Leek

Bundle of Fresh Leeks - Closeup of some fresh Leeks with the white bulb and roots

Although garden leek is used as a vegetable all over the world, it’s not well known for its beneficial properties for human health.

Characteristics

Scientific name
Allium porum.

Plant family
Liliaceae.

Used plant parts
Leaf & stem.

Harvest period
October to February.

Medicinal properties

Main use: Appetite.

Healing effects

        • Loss of appetite
        • Bowel inflammation
        • Spring fever
        • Ulcers
        • Gout
        • Lumbago
        • Cough
        • Insect bites
        • Inflammation of the stomach
        • Diuretic
        • Expectorant

Application methods

        • Orally
        • Topically

 

Leek (Wikipedia)
Leek
Leeks.JPG
GenusAllium
SpeciesAllium ampeloprasum L.
Cultivar groupLeek Group (other names are used, e.g. Porrum Group)
CultivarMany, see text
Raw leeks, bulb & lower leaves
Nutritional value per 100 g (3.5 oz)
Energy255 kJ (61 kcal)
14.15 g
Sugars3.9 g
Dietary fiber1.8 g
0.3 g
1.5 g
VitaminsQuantity %DV
Vitamin A equiv.
10%
83 μg
9%
1000 μg
1900 μg
Thiamine (B1)
5%
0.06 mg
Riboflavin (B2)
3%
0.03 mg
Niacin (B3)
3%
0.4 mg
Pantothenic acid (B5)
3%
0.14 mg
Vitamin B6
18%
0.233 mg
Folate (B9)
16%
64 μg
Vitamin C
14%
12 mg
Vitamin E
6%
0.92 mg
Vitamin K
45%
47 μg
MineralsQuantity %DV
Calcium
6%
59 mg
Iron
16%
2.1 mg
Magnesium
8%
28 mg
Manganese
23%
0.481 mg
Phosphorus
5%
35 mg
Potassium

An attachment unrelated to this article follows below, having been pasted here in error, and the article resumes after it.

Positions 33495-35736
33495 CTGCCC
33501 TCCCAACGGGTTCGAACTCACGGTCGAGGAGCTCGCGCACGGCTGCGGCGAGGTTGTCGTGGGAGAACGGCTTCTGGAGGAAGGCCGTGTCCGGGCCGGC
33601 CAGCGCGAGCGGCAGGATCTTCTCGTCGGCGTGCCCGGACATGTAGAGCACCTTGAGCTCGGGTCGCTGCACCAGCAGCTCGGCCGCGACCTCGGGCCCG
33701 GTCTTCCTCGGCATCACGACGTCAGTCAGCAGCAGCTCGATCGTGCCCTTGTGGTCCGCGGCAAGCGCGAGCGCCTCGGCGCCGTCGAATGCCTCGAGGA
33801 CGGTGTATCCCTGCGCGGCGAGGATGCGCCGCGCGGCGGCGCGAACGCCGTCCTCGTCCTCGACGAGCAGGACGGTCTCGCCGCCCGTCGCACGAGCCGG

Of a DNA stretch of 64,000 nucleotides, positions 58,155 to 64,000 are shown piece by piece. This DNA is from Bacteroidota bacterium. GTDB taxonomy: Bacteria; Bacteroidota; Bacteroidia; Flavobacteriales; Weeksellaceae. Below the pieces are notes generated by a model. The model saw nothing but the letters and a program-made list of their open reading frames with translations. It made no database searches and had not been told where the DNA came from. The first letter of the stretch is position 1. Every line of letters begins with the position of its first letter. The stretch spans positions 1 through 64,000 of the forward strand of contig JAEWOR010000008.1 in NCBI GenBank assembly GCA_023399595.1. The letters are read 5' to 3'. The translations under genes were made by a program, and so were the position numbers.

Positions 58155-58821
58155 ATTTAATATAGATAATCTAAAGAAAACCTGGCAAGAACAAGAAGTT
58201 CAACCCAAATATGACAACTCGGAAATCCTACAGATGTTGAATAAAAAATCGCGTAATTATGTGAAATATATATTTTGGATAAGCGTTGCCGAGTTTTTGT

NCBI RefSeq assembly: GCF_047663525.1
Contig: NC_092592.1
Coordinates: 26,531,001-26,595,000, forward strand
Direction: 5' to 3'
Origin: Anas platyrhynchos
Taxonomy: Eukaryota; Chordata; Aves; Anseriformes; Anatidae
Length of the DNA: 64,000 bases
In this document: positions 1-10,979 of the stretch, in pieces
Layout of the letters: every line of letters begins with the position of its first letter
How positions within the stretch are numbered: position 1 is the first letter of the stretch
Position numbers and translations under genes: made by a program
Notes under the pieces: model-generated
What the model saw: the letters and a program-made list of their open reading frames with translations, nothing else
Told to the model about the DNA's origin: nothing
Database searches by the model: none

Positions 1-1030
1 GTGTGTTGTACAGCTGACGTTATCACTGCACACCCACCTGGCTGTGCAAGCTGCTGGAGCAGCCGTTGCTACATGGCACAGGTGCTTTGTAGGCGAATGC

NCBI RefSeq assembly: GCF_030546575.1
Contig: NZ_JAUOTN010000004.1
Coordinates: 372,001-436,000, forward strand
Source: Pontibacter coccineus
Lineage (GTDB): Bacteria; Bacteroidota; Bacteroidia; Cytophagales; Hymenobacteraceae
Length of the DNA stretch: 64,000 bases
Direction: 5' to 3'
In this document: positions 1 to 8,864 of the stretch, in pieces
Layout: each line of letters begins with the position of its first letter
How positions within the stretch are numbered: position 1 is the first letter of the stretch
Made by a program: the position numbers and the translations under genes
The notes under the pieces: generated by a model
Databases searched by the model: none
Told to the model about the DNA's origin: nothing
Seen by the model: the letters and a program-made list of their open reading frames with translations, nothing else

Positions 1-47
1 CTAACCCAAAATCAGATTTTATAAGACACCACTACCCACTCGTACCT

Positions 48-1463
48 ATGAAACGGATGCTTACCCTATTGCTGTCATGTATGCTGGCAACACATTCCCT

4%
180 mg
Other constituentsQuantity
Water83 g

Percentages are roughly approximated using US recommendations for adults.
Source: USDA FoodData Central

The leek is a vegetable, a cultivar of Allium ampeloprasum, the broadleaf wild leek. The edible part of the plant is a bundle of leaf sheaths that is sometimes erroneously called a stem or stalk. The genus Allium also contains the onion, garlic, shallot, scallion, chive, and Chinese onion. Three closely related vegetables, elephant garlic, kurrat and Persian leek or tareh, are also cultivars of A. ampeloprasum, although different in their uses as food.

Leek (Wiktionary)

English

Etymology

From Middle English leke, leek, lek, from Old English lēac (a garden herb, leek, onion, garlic), from Proto-Germanic *lauką *laukaz (leek, onion), from Proto-Indo-European *lewg- (to bend).

Cognate with Dutch look (garlic, leek), Low German look, Look, German Lauch (

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